Thursday, August 20, 2020

The Hunted


After studying his map, and comparing it to a map which Unteroffizier Uwe Schumacher had found near the tank which the men they had attacked had been working on, Leutnant Jürgen von Lüttwitz had decided that they would attempt to cross the Seine just south of the town of Vernon. There was a wooded valley with a dirt track running through it to the Seine. He hoped that they would find something to cross with, there was no way they would be able to swim the river without discarding their weapons and their gear. If they did that, they might as well surrender to the next British unit they encountered.

He was sure that the word was out concerning his small band. It was unlikely, he thought, that any of the Tommies would suspect anyone but Germans of destroying the small British maintenance team. He doubted that the Tommies would accept their surrender. The scene they had left behind was gruesome, the men they had attacked had all been killed in hand to hand combat. Truth be told, they had butchered the poor bastards rather than give themselves away with gunfire.

The area was also heavily wooded, the terrain was rather rugged, and it seemed unlikely that there would be any Allied troops in the area. There were no major roads going through the area as those went through Vernon to the north and to Bonnières-sur-Seine to the south. There were no river crossings between those two towns, so there was really no need for Allied troops to be there. They would, nevertheless, exercise caution. One could never be completely certain what the enemy might be doing. The maintenance depot they had almost stumbled into was a prime example of that.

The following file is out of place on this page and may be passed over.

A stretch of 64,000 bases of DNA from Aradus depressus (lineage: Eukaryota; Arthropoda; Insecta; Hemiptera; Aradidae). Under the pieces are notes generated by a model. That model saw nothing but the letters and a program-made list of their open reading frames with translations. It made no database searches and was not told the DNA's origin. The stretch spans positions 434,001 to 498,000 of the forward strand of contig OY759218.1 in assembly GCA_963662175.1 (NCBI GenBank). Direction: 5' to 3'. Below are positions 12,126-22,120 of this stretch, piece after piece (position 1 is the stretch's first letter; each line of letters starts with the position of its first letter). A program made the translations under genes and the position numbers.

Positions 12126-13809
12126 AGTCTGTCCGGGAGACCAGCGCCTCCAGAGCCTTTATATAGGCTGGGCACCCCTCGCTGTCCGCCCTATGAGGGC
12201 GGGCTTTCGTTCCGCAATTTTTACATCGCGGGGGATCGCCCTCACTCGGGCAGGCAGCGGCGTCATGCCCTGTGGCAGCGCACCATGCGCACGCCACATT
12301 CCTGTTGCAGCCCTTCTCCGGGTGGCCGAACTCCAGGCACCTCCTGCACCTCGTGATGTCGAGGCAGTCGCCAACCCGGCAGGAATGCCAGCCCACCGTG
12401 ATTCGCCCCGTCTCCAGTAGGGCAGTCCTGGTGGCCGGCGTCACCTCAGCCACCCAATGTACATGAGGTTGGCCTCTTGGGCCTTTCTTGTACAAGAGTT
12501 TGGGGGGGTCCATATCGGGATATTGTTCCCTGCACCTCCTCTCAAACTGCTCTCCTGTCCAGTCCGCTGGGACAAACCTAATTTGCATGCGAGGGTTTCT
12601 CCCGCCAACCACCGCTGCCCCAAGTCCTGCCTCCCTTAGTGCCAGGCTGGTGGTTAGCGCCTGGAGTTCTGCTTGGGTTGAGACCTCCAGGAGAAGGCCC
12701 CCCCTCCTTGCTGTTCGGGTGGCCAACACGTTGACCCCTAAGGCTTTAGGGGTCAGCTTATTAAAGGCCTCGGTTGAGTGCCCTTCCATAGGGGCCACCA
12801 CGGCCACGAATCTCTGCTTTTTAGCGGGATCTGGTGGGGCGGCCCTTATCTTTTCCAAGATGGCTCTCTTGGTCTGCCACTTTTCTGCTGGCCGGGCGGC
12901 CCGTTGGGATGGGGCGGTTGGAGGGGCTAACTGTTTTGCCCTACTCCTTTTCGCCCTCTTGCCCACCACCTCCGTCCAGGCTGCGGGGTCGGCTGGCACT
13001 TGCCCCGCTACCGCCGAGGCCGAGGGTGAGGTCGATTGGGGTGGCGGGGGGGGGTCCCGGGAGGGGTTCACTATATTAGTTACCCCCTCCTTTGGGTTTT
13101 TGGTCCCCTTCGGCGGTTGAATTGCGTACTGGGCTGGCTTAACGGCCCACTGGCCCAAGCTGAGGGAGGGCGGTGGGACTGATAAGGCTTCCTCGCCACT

It was the morning of the second day since they had left the British maintenance depot. The small group was in a heavily wooded area between the villages of Hécourt and Villegats. The forest was crisscrossed by a number of small roads which they had managed to mostly avoid as they went through. Fortunately the underbrush wasn't too bad and they made good time. They had had one close call when a pair of Frenchmen on a farm wagon had passed close by. Fortunately the Germans were well concealed and the Frenchmen were well-lubricated with whatever local beverage was available. The men still had fond memories of the applejack they had consumed in Normandy.

"How much further, Herr Leutnant?" Grenadier Peter Böhm was the youngest man of the seven. He had joined the 223rd shortly before the old division had been dissolved in November of 1943. He had been one of the first new recruits to join the division, before the Second Battle of Kiev which saw the unit nearly completely destroyed. He had been in Russia long enough to see some horrible things, but not long enough to be completely hardened by what he had seen.

"Do you have somewhere you need to be Peter? An assignation with some mademoiselle north of the Seine?" asked Feldwebel Pohl, who enjoyed picking on the young man.

"Nein, Herr Feldwebel, I'm just curious." Böhm actually enjoyed the needling, it made him feel more like a part of the group. He had noticed that the men were always chiding each other. It was mostly good-natured, though from time to time Grenadier Sauer seemed almost vicious in his jibes.

"Sixteen kilometers until we reach the river. Maybe tomorrow night as long as we don't run into any more Tommies." As the lieutenant said that, he folded his map away and patted his tunic pockets. He found what he was looking for and pulled it out, American chocolate. He'd been saving this for some time, now seemed the right time, the men were exhausted and their morale was starting to slip.

He had had the Amis' chocolate ration before, they didn't taste that bad, though they were not nearly as sweet as he expected them to be. A good way to get a quick boost of energy. If one didn't mind chewing rocks, the bars were fairly tough. He noted that they were labeled as "Ration D." He wondered what that meant.